Funding for mental health care in schools was one of the state legislature's top priorities this session.

Specifically, it is the expansion of the TWITR program.

It stands for Telemedicine, Wellness, Intervention, Triage, and Referral.

Its purpose is to intervene with junior high and high school students who may be at risk for harm to themselves or others.

However, The San Antonio Express News indicated the state is putting all of its eggs in one basket with $5 million in funding for this program.

Slaton ISD Superintendent Julee Broscoff said critics of this program need to focus on the big picture.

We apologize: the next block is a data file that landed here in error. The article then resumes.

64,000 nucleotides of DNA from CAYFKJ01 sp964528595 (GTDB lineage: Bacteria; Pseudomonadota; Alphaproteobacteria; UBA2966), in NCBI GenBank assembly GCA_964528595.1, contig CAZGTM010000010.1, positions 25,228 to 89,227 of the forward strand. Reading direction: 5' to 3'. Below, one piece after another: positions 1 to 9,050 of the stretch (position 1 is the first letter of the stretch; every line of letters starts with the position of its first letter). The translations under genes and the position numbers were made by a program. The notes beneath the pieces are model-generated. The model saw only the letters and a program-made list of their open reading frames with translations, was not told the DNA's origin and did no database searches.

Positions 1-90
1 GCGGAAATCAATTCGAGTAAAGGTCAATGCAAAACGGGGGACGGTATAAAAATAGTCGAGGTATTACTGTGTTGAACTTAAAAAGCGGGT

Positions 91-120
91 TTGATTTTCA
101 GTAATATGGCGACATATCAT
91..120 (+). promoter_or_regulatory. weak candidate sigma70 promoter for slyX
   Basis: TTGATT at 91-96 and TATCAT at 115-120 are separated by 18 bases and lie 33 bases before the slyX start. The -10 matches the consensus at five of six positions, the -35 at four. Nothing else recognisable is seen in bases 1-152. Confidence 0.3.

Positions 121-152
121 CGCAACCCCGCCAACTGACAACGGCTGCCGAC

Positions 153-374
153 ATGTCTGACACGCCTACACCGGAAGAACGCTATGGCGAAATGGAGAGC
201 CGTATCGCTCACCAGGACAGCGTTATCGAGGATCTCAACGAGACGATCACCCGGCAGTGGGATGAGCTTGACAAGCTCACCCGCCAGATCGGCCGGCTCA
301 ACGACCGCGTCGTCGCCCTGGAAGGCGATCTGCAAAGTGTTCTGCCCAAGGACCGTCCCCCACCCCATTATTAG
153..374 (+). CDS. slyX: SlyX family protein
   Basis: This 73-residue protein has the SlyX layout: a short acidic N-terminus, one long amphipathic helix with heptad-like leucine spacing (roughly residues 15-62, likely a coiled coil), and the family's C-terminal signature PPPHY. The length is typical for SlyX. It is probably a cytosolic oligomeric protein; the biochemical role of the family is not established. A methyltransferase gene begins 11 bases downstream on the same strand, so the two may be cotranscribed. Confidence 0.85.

"When we make mental health a subject about money, I don't think you can put a price on mental wellness. You can't put a price on that," Broscoff said.

Especially for rural school districts, Broscoff said this program is the difference in getting access or not.

"To be able to have psychiatry as an option for our families, it's one of those things that you know an expert has looked and can prescribe treatment. If you're 60 miles from the closest small town, you don't have time," Broscoff said.

She added school safety reform means nothing if the mental health of students is not taken care of. 

"We've got to intervene on mental health earlier. Mental health is the key to school safety. So when we start fighting over rural vs urban, that doesn't help matters," Broscoff said.